of magic powers that makes the stuff work for me but not for you for
example? I'm just trying to understand ... ;-)
OK, and ... ? The sensors are by the rim and nowhere near the sealant
inside the tread (centripetal force takes care of that, if that was
Good idea. There will always be the time where the tyre get's badly
Yes, you said.
Yeah, you said. *Luckily* you were local to home and not on a busy
motorway, at night, in the rain, with a caravan on the back.
Quite ... and there was no reason 'to' right it off for a small screw
puncture was there? What would have written it off?
Doesn't sound like very good 'protection' as it sounds like it didn't
'protect'? This is exactly the sort of thing I'm talking about. People
(potentially) comparing apples and pears.
So (in an effort to try to find out *why* people may not use the likes
of Puncturseal) you don't trust whatever came with the car so you
don't use something different?
Assuming the stuff in the 'other' 4X4 you mentioned failed, how
different would that be to the tyre without the sealant OOI?
As I said, I really DGAF if others don't use the likes of
Punctureseal, I just wondered *why* they didn't. <shrug>
Thanks for the feedback. ;-)
Cheers, T i m
p.s. Say you bought a second hand car and it came fitted with 4 as new
tyres that happened to be 'Contiseal' type. If you realised what they
were, would you replace them with some 'std' tyres?
If you didn't appear to have a puncture, would you have them checked
If you realised you had a puncture, and it sealed itself, would you
have it further 'repaired' and if not, how would you feel about them
if they didn't exhibit a puncture or any other issues till you finally
wore them out?
Proper geeza. ;-)
Both my Lambretta SX150 and Messerschmitt KR200 had split rims,
meaning I just needed to carry a spare tube (although both also
carried a spare wheel). ;-)
I'd have to say, not having to deal with most punctures on the move is
a real boon, something many take for granted these days with slime
filled cycle tyres etc.
I note that the TPMS system was first brought in because several
people had died because of tires that were being run under inflated,
were than failing catastrophically (tread delaminating / blowout),
causing vehicles to overturn etc.
A second issue is the very slow loss of air because of the porosity of
the rubber itself. This means un-checked tyres can be run for extended
periods at very low (and progressively decreasing) pressures, again,
leading to stress of the carcase and premature failure.
As a matter of course I have always glanced over any vehicle I'm due
to drive or even passenger in, looking for things like damaged lights,
mirrors or tyres that looked 'soft' (or damaged etc).
The trouble is, not everyone does and I have spotted (and warned the
driver if possible) of a particularly soft tyre, when I have spotted
it on the road.
Again, a pre-emptive sealant that helps reduce such porosity
issues has to be a good thing?
Daughter is about to replace the front tyres on her Corsa and I may
take advantage of that to video some 'attacks' on the tyres, as they
are treated with Puncturseal.
I wonder if that would convince anyone as to the abilities of the
likes of PS ... or if they would still prefer to have their (say)
daughter or wife stuck at the side of the road (motorway?) because of
a basic puncture?
As soon as the new tyres go on, the fresh Punctureseal goes in, why
wouldn't you? ;-)
Cheers, T i m
Don't some of the 'run flat' tyres do that? I recall seeing some with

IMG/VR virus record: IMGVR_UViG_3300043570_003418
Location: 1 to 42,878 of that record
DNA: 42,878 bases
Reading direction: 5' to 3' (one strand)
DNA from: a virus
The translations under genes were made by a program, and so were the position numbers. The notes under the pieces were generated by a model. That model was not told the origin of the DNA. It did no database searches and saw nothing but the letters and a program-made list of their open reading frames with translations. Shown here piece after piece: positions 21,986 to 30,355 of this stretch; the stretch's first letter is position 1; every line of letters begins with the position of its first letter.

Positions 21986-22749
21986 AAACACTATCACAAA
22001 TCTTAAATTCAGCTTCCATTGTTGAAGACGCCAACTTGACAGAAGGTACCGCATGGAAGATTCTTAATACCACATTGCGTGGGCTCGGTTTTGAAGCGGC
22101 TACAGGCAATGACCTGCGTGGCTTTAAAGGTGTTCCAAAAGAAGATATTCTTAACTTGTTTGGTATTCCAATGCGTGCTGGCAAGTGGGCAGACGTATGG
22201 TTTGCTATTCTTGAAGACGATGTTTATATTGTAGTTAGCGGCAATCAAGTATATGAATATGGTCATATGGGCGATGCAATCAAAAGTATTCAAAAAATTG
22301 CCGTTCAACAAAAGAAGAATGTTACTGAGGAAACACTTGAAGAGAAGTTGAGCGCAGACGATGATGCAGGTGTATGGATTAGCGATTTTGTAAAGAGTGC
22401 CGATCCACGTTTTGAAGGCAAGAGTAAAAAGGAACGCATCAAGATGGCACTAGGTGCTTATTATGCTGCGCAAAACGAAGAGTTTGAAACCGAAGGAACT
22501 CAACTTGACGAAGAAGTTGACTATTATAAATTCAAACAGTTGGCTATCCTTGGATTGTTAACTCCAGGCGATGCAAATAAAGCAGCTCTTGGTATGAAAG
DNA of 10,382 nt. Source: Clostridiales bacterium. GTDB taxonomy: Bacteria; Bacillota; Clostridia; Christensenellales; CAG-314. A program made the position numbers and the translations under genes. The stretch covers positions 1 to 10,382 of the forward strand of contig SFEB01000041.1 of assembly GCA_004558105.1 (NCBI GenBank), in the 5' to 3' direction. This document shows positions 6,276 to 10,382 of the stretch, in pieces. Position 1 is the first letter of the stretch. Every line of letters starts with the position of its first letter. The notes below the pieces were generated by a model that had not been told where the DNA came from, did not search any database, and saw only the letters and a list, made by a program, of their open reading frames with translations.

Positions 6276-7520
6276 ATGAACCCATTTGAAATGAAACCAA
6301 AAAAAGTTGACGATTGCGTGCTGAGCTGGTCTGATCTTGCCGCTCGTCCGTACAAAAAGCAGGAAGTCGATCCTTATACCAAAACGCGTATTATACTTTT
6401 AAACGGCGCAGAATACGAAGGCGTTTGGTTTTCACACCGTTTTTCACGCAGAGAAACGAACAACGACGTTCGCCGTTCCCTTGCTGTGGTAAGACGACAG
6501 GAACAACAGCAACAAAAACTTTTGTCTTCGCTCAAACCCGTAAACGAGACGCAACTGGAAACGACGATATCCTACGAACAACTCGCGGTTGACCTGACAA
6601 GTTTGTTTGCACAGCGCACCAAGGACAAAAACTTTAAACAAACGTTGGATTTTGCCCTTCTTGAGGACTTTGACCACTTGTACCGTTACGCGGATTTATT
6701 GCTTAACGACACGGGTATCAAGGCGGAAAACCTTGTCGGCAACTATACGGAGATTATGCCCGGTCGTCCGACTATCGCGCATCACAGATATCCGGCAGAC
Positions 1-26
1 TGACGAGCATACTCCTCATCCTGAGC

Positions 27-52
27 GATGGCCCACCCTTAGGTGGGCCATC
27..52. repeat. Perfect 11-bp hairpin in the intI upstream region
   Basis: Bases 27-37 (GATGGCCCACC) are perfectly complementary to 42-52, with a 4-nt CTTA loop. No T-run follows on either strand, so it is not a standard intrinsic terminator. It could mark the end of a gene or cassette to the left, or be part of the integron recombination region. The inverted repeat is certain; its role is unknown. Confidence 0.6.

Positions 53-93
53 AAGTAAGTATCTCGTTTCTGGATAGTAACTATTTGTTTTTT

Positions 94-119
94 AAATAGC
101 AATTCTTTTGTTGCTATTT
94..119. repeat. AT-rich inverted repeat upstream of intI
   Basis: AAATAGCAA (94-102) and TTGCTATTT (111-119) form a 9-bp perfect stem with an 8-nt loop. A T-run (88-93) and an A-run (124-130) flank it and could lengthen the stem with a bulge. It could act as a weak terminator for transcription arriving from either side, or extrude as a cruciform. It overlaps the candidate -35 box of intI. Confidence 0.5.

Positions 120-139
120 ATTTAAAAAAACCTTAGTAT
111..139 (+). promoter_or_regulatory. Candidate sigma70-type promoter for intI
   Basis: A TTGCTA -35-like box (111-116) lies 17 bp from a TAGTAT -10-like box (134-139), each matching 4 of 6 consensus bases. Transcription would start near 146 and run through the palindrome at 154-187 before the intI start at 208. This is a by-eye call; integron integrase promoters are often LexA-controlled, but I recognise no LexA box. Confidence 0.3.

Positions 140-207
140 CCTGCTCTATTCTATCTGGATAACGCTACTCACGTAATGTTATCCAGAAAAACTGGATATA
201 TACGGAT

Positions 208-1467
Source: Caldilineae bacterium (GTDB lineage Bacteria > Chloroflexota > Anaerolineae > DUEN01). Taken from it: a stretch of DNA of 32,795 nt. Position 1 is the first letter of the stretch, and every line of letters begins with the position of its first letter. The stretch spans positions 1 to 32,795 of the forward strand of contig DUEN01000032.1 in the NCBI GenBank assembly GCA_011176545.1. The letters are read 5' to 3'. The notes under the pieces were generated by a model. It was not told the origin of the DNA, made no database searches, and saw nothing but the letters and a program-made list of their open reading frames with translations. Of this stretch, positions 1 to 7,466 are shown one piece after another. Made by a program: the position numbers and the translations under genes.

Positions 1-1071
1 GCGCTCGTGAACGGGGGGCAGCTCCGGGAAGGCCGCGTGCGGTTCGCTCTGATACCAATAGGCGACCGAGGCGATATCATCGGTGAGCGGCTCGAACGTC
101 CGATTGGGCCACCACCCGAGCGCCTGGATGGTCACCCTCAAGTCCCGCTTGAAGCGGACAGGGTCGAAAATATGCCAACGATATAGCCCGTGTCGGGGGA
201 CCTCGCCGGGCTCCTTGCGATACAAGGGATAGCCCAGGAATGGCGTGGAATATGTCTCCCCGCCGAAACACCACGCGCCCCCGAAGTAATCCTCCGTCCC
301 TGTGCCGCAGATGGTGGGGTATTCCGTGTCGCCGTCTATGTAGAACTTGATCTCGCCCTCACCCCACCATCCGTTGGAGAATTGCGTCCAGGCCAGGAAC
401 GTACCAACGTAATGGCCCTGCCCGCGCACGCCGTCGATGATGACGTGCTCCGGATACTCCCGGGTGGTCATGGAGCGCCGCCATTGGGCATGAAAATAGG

'balloons' of 'gunge' which burst and then expanded. I assume the tyre
was then 'done for' but may be not.
I don't feel the urge to change all the tyres on any of our vehicles to
anything 'exotic'- run flat or otherwise. I tend to buy a 'normal'
quality tyre and deal with the odd puncture if needed. As for 'low
profile' etc., I can't see the attraction. I've never been a 'boy racer'
;-), even in the MX5.
I don't know. I knew one lad years ago who filled a tyre with straw,
but this was on an old A40 we used to drive around some nearby waste
ground. It always looked happy enough, though.
But filling a tyre with some sort of synthetic foam does not seem
completely ridiculous to me. Yet.
I've not seen that. Most 'run flats' are called such because the tyre
stays on the rim and will tolerate being run flat for longer than a
std tyre. They still need to be replaced, including the other non-flat
tyre on the same axle because of the extra stresses it has had to
Better IMHO not to have the tyre go flat in the first place! ;-)
Quite. Nor would I.
I tend to go for a good (primary) branded as a minimum.
You don't have the choice with many cars these days, that's what's
fitted as standard. ;-(
The kitcar has 80 profile tyres. ;-)
Cheers, T i m
Years ago I had one of those, after a some new tyres were fitted. I just
returned to the supplier (I wasn't sure what the problem was), they
found it, 'reseated' the tyre, problem solved. I assume a but of much or
something had got in the way. A bit later, a boy racer drove into the
car and it was written off!
<snip> >I think mine is caused by corroded alloy at the rim - I can see it at
You can do that or clean it up, acid etch prime, paint and seal.
The problem with doing that is having the wheel off long enough to do
a good job.
The ally rims on my Honda CB 250 Nighthawk were slightly porous and so
I tripped them clean, sprayed with acid etch primer, prayed them up
inside and out and left them to cure in the sun for a week or so.
Fitted new tyres and they hardly lose a psi between checks (that is
normally MOT time). ;-)
For a more instant repair they often use a black tyre sealant gunge
that just fills the holes etc.
Cheers, T i m
once the bead seal is broken then conventional old school tyre levers
will remove any normal tyre, bead seal can be broken (often) by lowering
the heavy end of a car onto the wall of the tyre.
But for the average person it is easier to just get a tyre shop to strip
the tyre off, take the wheel home, clean and paint it, then get the tyre
shop to re-fit and balance.